Those who like their historicals with a touch of humor will welcome Australian author Corby's promising debut, set in fifth-century B.C.E. Greece. When the arrow-pierced body of Ephialtes, the main force behind democratic reform in Athens, literally falls at the feet of Nicolaos, a sculptor's son expected to follow in his father's footsteps, fate hands Nicolaos another career. Ephialtes's politician friend, Pericles, who appears on the scene moments after the murder, is impressed enough by Nicolaos's preliminary conclusions to hire him to solve the crime. Members of the Areopagus, the city's ruling council, had the most to lose from Ephialtes's policies, but the neophyte detective finds that not even his exalted employer is above suspicion. The bodies pile up as the investigation continues, leading to a dramatic climax in which Nicolaos's survival hinges on his cracking the mystery. Corby displays a real gift for pacing and plotting. (Oct.)

Coming as it does after the Library Journal review, I'm on a high!

Book launch party at "M" is for Mystery!

The Pericles Commission will be launched at "M" is for Mystery on October 12!

If by chance you happen to be near San Mateo, which is in the Bay Area, I hope you'll come along.

I'm reliably informed that I will do a reading. Watching me try to do this should constitute the major entertainment of the evening.

All right...the truth is, I have quite a bit of public speaking experience, and I've done speeches to up to about a thousand people, which is considerably more than I expect at the store, so in theory this should be a breeze. I guess I better practise reading my own book.

I do hope if you're in the Bay Area that you'll come along. I really, really want to meet as many of my blog friends as I can on this trip.

A big thank you to "M" is for Mystery for hosting me!

Lexi Revellian releases Remix

Regular blog reader Lexi Revellian has this week self-published her book Remix on Smashwords.
Caz Tallis is living her dream, restoring rocking horses in her London workshop. A chance encounter with the shabby but charismatic Joe and his dog (called Dog) leads her into investigating a missing rock star and a murder that happened three years ago. Which, as her best friend James points out, is rather like poking a furnace with a short stick…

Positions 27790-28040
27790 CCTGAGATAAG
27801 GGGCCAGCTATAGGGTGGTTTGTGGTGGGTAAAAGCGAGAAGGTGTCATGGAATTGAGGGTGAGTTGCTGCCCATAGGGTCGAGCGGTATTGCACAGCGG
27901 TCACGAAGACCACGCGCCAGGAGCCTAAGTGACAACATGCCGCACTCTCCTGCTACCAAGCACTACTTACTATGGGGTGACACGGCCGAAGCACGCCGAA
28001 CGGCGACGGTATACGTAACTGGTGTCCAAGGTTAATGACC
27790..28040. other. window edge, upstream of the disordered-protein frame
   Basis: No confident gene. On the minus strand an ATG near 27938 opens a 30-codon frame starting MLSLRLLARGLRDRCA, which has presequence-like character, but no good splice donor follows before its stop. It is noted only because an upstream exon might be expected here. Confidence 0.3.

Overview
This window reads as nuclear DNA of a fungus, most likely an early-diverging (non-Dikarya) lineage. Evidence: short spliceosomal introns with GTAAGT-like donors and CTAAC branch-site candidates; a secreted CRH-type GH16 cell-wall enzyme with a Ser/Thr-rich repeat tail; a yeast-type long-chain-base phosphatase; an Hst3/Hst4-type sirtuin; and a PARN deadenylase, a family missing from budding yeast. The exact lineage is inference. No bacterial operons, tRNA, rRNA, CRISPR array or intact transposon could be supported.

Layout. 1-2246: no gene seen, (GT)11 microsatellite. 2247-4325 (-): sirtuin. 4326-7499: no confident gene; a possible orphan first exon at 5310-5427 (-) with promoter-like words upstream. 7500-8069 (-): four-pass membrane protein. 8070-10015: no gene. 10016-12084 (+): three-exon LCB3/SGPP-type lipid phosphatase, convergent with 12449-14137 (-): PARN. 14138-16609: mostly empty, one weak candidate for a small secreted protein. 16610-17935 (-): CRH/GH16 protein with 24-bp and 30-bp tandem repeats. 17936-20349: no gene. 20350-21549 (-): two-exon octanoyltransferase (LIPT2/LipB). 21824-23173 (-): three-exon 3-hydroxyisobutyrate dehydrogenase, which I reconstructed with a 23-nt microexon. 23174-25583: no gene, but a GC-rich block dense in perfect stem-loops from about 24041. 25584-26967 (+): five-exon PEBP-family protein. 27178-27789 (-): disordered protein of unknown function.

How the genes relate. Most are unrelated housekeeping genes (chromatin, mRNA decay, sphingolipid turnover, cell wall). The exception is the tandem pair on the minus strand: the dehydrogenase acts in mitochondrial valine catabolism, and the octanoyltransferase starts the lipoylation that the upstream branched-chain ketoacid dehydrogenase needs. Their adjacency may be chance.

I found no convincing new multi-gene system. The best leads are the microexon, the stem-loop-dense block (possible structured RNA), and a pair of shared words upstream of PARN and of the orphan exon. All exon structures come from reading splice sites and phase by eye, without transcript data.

Lexi really does restore rocking horses, so there's a guarantee of authenticity there. I can't speak to what happens with Joe.

Good luck, Lexi!

Damonides of Oe: the inventor of the pork barrel

As I write, Australia is in the clutches of a national election, so I thought this would be a good time to write about pork barreling.

The pork barrel appears to have been first used by none other than Pericles.

Pericles' greatest political rival was a man called Cimon. Cimon was an enormously wealthy arch-conservative who was convinced this democracy thing was a big mistake, and that governance of the city should be left in the hands of the better aristocrats. That wouldn't have been a challenge to Pericles, except that Cimon was extremely generous to his fellow citizens, funded major public works from his own pocket, and was even responsible for building the Academy, which later became the school of Plato. To top it off, Cimon's dad was Miltiades, the man who led the Athenians at the battle of Marathon, and Cimon himself was a war hero. Cimon was very, very popular with the people.

Pericles desperately had to do something to counter Cimon, as a me-too gesture.

This from The Athenian Constitution, by Aristotle, from the excellent Penguin edition:
Pericles was the first man to provide payment for jury service, as a political measure to counter the generosity of Cimon. Cimon was as rich as a tyrant: he performed the public liturgies lavishly; and he maintained many of his fellow-demesmen, for any man of Laciadae who wished could go to him each day and obtain his basic needs, and all his land was unfenced, so that anyone who wished could enjoy the fruit.

Pericles' property was insufficient for this kind of service. He was therefore advised by Damonides of Oe (who seems to have been the originator of most of Pericles' measures, and for that reason was subsequently ostracized) that since he was less well supplied with private property he should give the people their own property; and so he devised payment for jurors.
It looks like Damonides of Oe gets the gong for the world's first known spin doctor.

Like most intellectuals of the day, Aristotle was no egalitarian democrat. He then had this to say:
Some people allege that it was as a result of this that the courts deteriorated, since it was always the ordinary people rather than the better sort who were eager to be picked for jury service.

My first ever review!

Here is a milestone moment. The first ever review of my first book, The Pericles Commission. This appears in the August edition of the Library Journal.

Nicolaos is minding his own business in ancient Athens when a body falls from the Areopagus above. Pericles, a rising politician, arrives moments later, and together they identify the corpse as that of Ephialtes, leader of the democratic movement and Pericles's friend. After a brief conversation, Pericles determines that Nicolaos is a man of keen insight and commissions him to investigate the highly volatile murder. Corby uses the early chapters to explain for the modern reader everything from Athenian politics and the place of women to monetary matters and clothing. Once the story gets rolling, though, it moves along at a good clip, even borrowing some tropes from the noir subgenre-a beating for the hero, a femme fatale, and plenty of shifty characters. As he explains in his author's note, Corby draws the murder and many of his characters from historical documents, lending that much more believability to the story.

VERDICT This series opener will appeal to historical mystery fans and readers who enjoy Lindsey Davis and Kelli Stanley.

-Eric Norton, McMillan Memorial Lib., Wisconsin Rapids